Secondly, no one, to my knowledge, much less you or I, have blamed the entire Pgh. police dept. or sought to demonize all cops because of the actions of a few. However, you wouldn’t know this by reading and listening to the crazed rantings of those determined to protect and defend the police. Despite what has happened, Jordan and I still have a great deal of respect for police officers and know that most are good. Still, we are amazed at the totally irrational inability of so many people to admit that SOME cops do violate the civil rights of citizens. SOME cops do operate as though they’re above the law. SOME cops are racists, and SOME do unfairly assume that all African American males who dare to emerge from their homes after dark must be up to no good.

Thirdly, on the topic of racism, I don’t believe that it should be overlooked as an issue in this case. While police brutality is a separate issue that does occur indiscriminately, there is no doubt in my mind that these three officers would never have behaved as they did on the night of January 12th in a white community, with a a young white man out walking after dark. Many people have spoken out with disgust over any attempt to inject racism into this incident, but I wish that those people were intelligent enough and open minded enough to see clearly the TWO important dynamics at work here: police brutality AND racism. At the very least, we should be able to see that Jordan was unfairly profiled and assumed to be a criminal due to his appearance–something that should be completely unacceptable to all. Furthermore, some have judged Jordan’s style of dress or choice to wear his hair long, in neat dreadlocks, as if these choices somehow made him deserving of that vicious beat-down. To those unfortunate souls, I ask a question: Who then, should be the arbiter of fashion and hairstyling? The answer to me is obvious: NO ONE. This was a free country, the last time I checked.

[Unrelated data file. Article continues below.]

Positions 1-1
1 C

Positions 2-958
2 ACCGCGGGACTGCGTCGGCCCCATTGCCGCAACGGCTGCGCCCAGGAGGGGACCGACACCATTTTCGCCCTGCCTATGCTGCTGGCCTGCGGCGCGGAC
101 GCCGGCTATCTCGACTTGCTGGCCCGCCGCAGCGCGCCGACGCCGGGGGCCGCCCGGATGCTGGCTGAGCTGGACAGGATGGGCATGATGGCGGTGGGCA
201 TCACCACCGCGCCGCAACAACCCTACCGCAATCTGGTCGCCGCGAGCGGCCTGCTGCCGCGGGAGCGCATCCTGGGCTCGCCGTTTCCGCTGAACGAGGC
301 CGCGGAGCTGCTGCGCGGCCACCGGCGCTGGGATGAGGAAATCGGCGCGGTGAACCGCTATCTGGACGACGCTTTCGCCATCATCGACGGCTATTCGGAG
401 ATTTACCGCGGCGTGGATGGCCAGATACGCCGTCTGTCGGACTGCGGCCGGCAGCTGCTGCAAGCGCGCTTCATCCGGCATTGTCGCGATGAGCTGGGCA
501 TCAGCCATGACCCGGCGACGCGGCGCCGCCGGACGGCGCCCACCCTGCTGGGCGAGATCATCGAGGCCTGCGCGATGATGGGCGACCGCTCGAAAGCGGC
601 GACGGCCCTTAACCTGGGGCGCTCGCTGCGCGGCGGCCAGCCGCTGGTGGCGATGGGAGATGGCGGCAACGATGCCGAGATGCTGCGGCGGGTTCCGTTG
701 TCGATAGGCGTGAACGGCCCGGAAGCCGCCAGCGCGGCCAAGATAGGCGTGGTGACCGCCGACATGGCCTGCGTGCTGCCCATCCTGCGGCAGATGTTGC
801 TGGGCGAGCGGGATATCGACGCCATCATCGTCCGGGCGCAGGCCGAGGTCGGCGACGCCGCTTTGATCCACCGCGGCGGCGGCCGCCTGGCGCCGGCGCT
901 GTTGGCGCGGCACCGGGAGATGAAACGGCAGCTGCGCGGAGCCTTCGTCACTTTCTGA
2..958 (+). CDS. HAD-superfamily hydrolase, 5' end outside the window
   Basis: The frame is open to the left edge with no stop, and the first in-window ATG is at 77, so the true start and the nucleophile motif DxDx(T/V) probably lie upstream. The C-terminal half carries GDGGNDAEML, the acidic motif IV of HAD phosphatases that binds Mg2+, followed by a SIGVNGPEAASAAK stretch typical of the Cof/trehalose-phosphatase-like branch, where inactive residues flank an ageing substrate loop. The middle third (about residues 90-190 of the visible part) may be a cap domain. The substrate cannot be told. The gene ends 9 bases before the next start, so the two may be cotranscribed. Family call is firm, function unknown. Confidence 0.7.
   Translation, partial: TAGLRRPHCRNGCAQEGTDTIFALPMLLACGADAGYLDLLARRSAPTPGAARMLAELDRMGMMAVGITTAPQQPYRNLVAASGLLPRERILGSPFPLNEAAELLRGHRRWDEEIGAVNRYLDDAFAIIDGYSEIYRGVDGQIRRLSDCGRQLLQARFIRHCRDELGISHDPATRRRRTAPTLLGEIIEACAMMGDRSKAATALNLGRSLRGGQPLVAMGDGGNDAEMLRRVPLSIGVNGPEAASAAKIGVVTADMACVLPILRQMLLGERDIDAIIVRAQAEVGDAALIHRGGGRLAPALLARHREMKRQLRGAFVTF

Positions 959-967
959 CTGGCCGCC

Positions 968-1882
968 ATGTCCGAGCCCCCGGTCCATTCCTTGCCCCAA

Finally, I wish everyone could know Jordan, and see for themselves just how genuinely good he is. He isn’t a fighter. He isn’t a criminal. He doesn’t run from cops. In fact, before he was assaulted, he was just naiive enough to truly believe that cops were honorable servants and protectors of the public. Why would he assume anything less? He’s NEVER had the type of lifestyle that would put him afoul of the police. Jordan has stated many times that had he known they were cops, he wouldn’t have tried to run, slipped on the ice, and gotten beaten so badly. Why would an innocent person run from who they know to be police? What those three thugs did to my son that night had nothing to do with legitimate police work. I know that they did NOT identify themselves and there are several plausible reasons why they might fail to do so: 1) They were operating as thugs, “bullies with badges,” and clearly without regard to laws, rules or regulations. 2) They were absolutely certain that even though they were breaking protocol, this black youth, out after dark, HAD to be guilty of something, and therefore their actions would be justified and the truth never known. 3) They’ve gotten away with it before. 4) the ARROGANCE OF POWER.

Mr. Rogers, thank you for taking the time to read this. I release you to share this e-mail with whom ever you wish. Keep up the good work. You have real talent and I love your cartoons.

Terez Miles